Maids Not Aware Of Their Rights And Contract In Bahrain

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Jul 13 2008

Sandeep Singh Grewal - AHN Middle East Correspondent
Manama, Bahrain (AHN) - Being a maid here equals money troubles and misery. That sums up what many domestic workers go through after they leave their countries to earn a better living for their families, according to a union official.

Bahrain, like many other Gulf Cooperation Council states, is heavily dependent on maids. Almost every household has housemaids, an essential commodity in the country's changing lifestyles. Maids are supplied by local recruitment agencies at a fixed price stipulated in the contract. But a leader in a union that represents many foreign workers says that the terms of the contract are violated, as the agencies illegally take three months of advance salaries of the maids from their sponsors without informing them.

Suad Mubarak, assistant general secretary of women and child affairs at the General Federation of Bahrain Trade Unions (GFBTU), told AHN, "I was shocked to come across an Ethiopian maid who was crying when she was told that she had to work for free for the next three months or risk losing her new job. The agencies cannot take advance salary from the maids who are eagerly waiting in vain for their pay at the end of the month."

The unionist took the case to the Ministry of Labor, which said the advance salary practice was illegal.

"These agencies exploit the maids by pressuring them to work against their wish and warn them to send them to their country," Mubarak said. "The maids in Bahrain are unaware of their contract terms and they continue to suffer as returning home is not an option. Sponsors should not support recruitment agencies by refusing to pay them the salaries."

Mubarak said what was more disturbing was cases where domestic help of some nationalities were excluded from the practice.

"This is clearly a case of discrimination. They take advance salary from families who select a maid from certain nationality, but on the other hand they do not open their mouth when a maid is from another country," the unionist said.

Mubarak said the GFBTU represents all workers whether Bahraini or non-Bahraini and works for their welfare. Activists have been lobbying for years to include domestic workers in the Bahrain labor law. A bill now being considered in parliament does not include housemaids.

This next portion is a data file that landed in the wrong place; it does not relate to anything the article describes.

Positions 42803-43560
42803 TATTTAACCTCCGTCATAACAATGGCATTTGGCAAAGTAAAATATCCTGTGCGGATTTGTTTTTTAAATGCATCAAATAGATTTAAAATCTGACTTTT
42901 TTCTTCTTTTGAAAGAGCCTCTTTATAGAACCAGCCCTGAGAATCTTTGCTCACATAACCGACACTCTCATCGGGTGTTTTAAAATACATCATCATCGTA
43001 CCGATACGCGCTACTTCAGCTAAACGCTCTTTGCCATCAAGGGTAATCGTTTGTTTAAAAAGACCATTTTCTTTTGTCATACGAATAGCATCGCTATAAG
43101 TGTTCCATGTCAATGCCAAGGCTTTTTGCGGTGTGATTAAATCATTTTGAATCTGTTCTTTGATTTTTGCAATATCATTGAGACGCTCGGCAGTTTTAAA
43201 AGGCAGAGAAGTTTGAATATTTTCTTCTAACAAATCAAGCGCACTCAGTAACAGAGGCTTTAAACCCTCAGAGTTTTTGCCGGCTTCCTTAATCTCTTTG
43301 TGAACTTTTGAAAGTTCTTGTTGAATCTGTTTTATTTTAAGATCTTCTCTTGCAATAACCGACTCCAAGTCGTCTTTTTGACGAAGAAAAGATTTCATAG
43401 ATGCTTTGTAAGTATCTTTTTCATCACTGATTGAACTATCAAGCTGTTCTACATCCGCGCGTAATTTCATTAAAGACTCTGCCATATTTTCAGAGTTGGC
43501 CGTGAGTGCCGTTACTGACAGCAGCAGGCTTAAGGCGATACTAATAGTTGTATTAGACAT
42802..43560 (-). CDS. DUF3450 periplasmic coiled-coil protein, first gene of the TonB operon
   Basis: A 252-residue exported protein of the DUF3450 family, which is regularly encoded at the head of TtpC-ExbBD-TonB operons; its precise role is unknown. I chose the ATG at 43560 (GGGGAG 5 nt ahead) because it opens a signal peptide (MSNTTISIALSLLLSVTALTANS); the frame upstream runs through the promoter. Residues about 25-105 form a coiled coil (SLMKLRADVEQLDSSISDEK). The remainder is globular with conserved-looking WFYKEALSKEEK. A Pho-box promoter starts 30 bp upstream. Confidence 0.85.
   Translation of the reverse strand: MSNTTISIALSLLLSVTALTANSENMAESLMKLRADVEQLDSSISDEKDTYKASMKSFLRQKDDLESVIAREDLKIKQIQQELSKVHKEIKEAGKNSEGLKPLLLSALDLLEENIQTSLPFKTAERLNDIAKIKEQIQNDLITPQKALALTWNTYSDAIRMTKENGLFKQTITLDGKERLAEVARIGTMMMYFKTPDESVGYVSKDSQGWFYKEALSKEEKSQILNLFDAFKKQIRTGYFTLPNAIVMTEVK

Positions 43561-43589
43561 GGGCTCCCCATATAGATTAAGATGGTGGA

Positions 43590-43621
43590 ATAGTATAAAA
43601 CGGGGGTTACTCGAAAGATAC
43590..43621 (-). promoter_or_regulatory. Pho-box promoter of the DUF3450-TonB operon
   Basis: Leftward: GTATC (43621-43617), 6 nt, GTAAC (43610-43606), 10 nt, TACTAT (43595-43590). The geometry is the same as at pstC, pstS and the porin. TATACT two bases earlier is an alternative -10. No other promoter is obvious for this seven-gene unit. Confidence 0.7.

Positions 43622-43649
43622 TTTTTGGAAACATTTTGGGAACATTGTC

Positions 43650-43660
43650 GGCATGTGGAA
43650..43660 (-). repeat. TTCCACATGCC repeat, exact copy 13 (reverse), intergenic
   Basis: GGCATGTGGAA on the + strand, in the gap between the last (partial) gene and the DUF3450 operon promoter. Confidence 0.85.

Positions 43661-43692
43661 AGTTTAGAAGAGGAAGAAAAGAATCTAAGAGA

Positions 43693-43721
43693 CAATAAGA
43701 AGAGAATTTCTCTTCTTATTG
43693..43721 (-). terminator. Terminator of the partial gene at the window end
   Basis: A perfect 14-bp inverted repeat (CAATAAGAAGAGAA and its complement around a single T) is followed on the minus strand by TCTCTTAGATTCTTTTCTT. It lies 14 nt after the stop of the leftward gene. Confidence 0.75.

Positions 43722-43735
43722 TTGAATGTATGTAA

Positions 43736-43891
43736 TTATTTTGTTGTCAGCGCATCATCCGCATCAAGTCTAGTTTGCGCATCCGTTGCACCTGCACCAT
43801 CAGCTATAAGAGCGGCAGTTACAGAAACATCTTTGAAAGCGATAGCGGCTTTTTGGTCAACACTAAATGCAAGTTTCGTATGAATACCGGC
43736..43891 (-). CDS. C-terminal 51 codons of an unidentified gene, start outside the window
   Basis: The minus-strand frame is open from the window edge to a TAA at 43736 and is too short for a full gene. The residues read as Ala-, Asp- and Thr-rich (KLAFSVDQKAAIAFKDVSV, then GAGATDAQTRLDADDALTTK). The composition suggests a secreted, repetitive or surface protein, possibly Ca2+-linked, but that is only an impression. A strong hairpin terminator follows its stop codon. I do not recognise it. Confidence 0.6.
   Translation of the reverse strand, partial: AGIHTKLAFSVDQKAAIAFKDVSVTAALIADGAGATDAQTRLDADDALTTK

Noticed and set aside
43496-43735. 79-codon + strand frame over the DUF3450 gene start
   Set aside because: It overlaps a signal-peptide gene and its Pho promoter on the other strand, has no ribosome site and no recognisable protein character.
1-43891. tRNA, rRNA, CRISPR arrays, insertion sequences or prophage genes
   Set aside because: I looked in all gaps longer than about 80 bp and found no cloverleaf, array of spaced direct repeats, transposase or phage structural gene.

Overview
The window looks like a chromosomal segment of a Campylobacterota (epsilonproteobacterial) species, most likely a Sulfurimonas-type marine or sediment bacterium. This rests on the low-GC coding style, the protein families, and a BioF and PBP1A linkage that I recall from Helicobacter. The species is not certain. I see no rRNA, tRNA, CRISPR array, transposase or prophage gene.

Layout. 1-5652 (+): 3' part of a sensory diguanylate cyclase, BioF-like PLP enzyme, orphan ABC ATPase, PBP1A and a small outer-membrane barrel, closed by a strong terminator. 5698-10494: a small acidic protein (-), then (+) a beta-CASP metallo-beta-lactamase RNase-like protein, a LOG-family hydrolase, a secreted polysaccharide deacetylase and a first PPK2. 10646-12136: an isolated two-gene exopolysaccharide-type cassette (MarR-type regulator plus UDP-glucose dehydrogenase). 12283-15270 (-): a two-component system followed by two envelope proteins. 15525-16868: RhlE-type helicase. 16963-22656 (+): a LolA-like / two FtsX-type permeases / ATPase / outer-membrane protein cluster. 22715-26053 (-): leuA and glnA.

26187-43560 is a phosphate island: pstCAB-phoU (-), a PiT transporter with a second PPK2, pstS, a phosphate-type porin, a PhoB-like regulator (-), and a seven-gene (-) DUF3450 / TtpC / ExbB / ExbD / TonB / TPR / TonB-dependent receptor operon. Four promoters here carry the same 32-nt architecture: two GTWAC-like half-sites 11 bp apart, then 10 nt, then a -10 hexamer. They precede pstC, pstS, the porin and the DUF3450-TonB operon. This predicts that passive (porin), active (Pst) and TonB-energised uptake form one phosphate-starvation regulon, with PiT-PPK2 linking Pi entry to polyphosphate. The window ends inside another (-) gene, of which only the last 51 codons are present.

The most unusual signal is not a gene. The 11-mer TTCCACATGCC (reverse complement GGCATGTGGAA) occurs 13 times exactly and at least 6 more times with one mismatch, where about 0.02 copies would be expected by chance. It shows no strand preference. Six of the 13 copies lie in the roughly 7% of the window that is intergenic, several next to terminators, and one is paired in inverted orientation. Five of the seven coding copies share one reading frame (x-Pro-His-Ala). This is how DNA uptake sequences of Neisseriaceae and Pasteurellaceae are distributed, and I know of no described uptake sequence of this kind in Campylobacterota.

That situation may soon change. The Labor Market Regulatory Authority, a government body mandated to issue work visas, regulate and control manpower licences, recruiting agencies, employment offices and business practices of self-sponsored expatriates, and Ministry of Labor officials have said there would be a separate law to address the plight of foreign maids. The law is due to be discussed after the summer break and is expected to be enacted this year.

"A temporary mechanism to protect the rights of these workers should be enacted immediately," Mubarak said. "They should have medical insurance, compulsory day off and other privileges which is not a demand but a right of every worker. Expatriate welfare bodies and associations should join hands to push for enacting this mechanisms till the law is approved."

Marietta Dias, a noted migrant's welfare volunteer, has said that 50 percent of domestic workers had no clue what was the nature of their job. "Women from the interiors of the country who have not even seen a refrigerator come here to work as housemaid and face cultural shock. They do not know what to do and run away from their employers within a month."

Dias heads the action committee of the Migrant Workers Protection Society (MWPS), which runs a temporary shelter for abused women and victims of human trafficking here. She said in the past three years they have repatriated 250 women to their respective countries.

"These were cases of nonpayment of salaries, rape and mental abuse," Dias said.

Bahrain earlier this year signed a Memorandum of Understanding with India and Sri Lanka to ensure protection and welfare of the workers. India, the Philippines and Sri Lanka are the main countries supplying domestic workers in the Gulf States.

In recent times, the sending countries have taken initiatives to protect their countrymen. India has set a mandatory security deposit of $2,500 in the form of bank guarantees at the Indian missions of the destination countries. The Philippines has implemented a $400 minimum wage for its nationals working as domestics in the GCC.

According to reports, the Bahrain Recruiters Society (BRS) said the average Bahraini household can only pay $160 to $200 monthly to foreign housemaids - a wage that the foreign governments will no longer accept, particularly with the rise of their currencies over the past year.

The Bahrain government conducted a five-month general amnesty for illegal workers to legalize their situation that ended Jan. 31. According to official statistics, a total of 12,977 people left the country, of which 507 were housemaids.

The total population of the kingdom in 2007 was 1,046,000, of which 517,000 were non-Bahrainis.

Advancing the rights of migrant workers throughout the Middle East